I will suggest, if you are an extreme Stephen King fan you listen to the portions read by William Hurt (beginning and end), and skip the entire portion read by King. Be forewarned, it will be diificult to overcome the dreadfully poor, slow reading.
If I where to summarize this dreadful reading in a word it would be.... dissapointment.
I must say that most of this book is good as in the first story and the last few stories in part 3. Part 2 however, from where which the title was taken is stellar. I really dont even mind King's narration -- while not as spectacular as Frank Muller, King's narration adds an essence of reality to the story being told in my opionion. As with most King novels you are not roped in at the very beginning but throughout Part 2 events/emotions keep tieing together completeting a wonderful symphony of a story by the end. Really moving adding a sense of realism that many novels do not achieve. I can also say wonderful things about part 1 -- but being a fan of The Dark Tower books and as my views may be biased on that note I will not comment. The third part of this book ties up the loose ends from parts one and 2 so while necessary for some, others could do without. I was not drawn in with the same magic as the First 2 stories in this book. These last stories seem cut and pasted together in a manner of speaking.
Overall -- Even if for the second story alone -- I would Recommend this book. In all reality the first 2 stories are excellent. Even the writing within part 3 is good -- just not stellar.
Two Thumbs Up Overall
This has to be one of the most memorable books I have listened to. Hurt is good King is good. I probably liked King better....It's his story.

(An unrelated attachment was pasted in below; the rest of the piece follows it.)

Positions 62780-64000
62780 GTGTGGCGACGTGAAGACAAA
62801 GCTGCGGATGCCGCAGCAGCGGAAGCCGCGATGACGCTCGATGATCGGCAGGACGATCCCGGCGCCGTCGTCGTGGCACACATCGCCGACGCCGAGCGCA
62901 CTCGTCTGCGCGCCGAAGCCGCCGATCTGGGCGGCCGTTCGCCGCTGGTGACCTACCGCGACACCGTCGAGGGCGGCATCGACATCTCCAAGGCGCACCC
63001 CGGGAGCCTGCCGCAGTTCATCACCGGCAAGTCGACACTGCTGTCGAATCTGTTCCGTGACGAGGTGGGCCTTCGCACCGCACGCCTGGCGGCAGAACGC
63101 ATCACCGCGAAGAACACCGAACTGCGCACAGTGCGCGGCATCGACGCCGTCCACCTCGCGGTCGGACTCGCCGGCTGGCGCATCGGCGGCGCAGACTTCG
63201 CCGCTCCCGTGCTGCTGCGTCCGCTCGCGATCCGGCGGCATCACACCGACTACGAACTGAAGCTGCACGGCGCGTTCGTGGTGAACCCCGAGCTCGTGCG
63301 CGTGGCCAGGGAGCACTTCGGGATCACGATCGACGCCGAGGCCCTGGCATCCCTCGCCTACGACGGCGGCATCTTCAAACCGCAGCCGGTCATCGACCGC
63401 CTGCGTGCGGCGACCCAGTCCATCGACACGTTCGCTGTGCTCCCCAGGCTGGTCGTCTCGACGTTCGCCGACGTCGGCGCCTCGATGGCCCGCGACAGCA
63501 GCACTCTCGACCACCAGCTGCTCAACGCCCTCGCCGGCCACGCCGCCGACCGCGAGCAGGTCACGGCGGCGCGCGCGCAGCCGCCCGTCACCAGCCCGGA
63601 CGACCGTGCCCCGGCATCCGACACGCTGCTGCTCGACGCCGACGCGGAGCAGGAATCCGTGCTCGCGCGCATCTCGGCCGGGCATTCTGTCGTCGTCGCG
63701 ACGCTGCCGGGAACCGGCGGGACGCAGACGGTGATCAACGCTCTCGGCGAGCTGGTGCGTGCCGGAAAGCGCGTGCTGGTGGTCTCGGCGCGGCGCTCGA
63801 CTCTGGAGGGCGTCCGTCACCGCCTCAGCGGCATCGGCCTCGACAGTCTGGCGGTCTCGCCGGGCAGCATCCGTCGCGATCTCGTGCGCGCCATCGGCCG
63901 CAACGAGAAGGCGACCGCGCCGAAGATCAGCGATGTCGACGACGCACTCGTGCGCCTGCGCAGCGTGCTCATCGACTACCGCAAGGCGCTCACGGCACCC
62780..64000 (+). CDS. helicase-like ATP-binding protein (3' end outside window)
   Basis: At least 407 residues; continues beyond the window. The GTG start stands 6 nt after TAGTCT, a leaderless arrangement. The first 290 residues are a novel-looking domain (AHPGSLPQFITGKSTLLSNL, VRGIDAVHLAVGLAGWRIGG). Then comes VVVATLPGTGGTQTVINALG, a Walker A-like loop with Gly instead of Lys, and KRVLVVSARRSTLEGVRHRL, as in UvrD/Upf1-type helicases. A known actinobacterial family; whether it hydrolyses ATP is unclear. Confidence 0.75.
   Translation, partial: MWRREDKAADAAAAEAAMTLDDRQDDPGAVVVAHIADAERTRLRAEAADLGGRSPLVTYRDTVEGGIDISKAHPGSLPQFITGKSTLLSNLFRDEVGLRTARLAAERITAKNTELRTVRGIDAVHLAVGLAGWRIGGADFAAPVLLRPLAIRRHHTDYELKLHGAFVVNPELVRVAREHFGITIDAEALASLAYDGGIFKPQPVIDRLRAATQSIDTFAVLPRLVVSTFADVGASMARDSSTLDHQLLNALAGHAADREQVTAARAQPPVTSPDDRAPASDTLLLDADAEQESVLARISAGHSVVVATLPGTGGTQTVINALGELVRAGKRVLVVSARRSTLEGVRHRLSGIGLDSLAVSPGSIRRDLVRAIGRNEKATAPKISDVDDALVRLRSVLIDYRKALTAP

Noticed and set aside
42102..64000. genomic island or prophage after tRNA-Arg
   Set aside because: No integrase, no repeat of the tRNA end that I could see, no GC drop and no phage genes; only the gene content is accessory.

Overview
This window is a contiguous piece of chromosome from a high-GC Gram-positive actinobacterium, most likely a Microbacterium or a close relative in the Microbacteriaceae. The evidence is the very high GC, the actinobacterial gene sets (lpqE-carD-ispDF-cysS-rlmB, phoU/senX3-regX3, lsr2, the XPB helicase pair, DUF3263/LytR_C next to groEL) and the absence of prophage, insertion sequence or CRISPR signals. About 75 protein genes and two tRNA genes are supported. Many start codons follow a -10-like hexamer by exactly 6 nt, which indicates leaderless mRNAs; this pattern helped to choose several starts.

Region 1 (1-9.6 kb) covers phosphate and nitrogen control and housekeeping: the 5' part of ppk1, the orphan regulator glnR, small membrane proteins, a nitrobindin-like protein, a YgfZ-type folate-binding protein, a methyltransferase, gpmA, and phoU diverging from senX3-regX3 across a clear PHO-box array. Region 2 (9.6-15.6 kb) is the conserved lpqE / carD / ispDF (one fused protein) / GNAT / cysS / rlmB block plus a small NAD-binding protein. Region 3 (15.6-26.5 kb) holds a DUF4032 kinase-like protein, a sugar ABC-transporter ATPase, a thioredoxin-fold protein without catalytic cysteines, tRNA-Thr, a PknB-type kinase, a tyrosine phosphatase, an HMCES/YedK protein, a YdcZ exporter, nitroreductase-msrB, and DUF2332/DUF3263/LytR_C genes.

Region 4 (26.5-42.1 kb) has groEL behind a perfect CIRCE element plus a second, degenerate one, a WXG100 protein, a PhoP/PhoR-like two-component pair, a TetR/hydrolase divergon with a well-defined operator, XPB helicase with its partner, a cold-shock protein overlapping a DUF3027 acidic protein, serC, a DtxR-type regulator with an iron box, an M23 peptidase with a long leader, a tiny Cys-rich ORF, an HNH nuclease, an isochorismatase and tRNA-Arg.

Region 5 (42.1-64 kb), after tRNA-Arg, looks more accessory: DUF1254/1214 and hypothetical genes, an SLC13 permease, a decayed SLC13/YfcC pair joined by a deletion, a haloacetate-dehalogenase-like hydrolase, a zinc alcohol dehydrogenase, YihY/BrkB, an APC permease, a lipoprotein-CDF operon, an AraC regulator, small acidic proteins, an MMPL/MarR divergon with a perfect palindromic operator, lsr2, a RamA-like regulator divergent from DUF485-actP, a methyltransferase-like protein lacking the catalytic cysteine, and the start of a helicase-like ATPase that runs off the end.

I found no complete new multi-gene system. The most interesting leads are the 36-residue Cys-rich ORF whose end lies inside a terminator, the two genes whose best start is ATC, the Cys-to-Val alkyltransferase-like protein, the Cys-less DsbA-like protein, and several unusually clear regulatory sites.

Sadly, I may never know how this story ends. I can't believe no one has mentioned the horrid narration job done by the otherwise excellent actor, William Hurt. I could not make it through Bobby's story having to listen to William's heavy breathing and nasally flat delivery. He also seemed to rush through parts of a sentence and then pause in all the wrong places...Considering his reputation for perfectionism, I'm surprised he was satisfied with the results of his work.
I love King so I hope to read this eventually. Maybe, if it's re-released with a new narrator, I'll give it another shot. In the meantime I can dream about an unabridged version of The Stand.
This has got to be the absolute worst reading of a novel I have ever had the great misfortune to experience. I can't believe Mr. King approved the release of his book in this condition. With the ill timed and exceedingly long pauses, loud, hissing deep breaths, inappropriate inflections in his voice and the general disinterested, flat, monotonous tone with which he read, William Hurt, truly ruined this novel for me. He did a great disservice to Mr. King, who is a fabulous writer. The story may have been good, in fact, I am pretty sure it was quite good, knowing Mr. King's reputation and having read many of his novels, but I was so distracted by the lousy reading that I just gave up listening. I guess I'll have to read the book before I can pass judgment on the actual story.
I do not recommend this audiobook based on William Hurts performance.
Fist the good. The first story is great. Puts you into the 50s America where the Crimson King is up to no good. Good characters and read very well by William Hurt. It's comparable to insomnia as the storyline goes.
Now the bad. Everything after the first story is filler. All about college and war and nothing Stephen King. Maybe it's because I wasn't 18 during the Vietnam War but I don't understand his motivation to write this and put it out for his readers. It's read by Steven King... so if you like his voice you're good. If you don't than stop after the first story.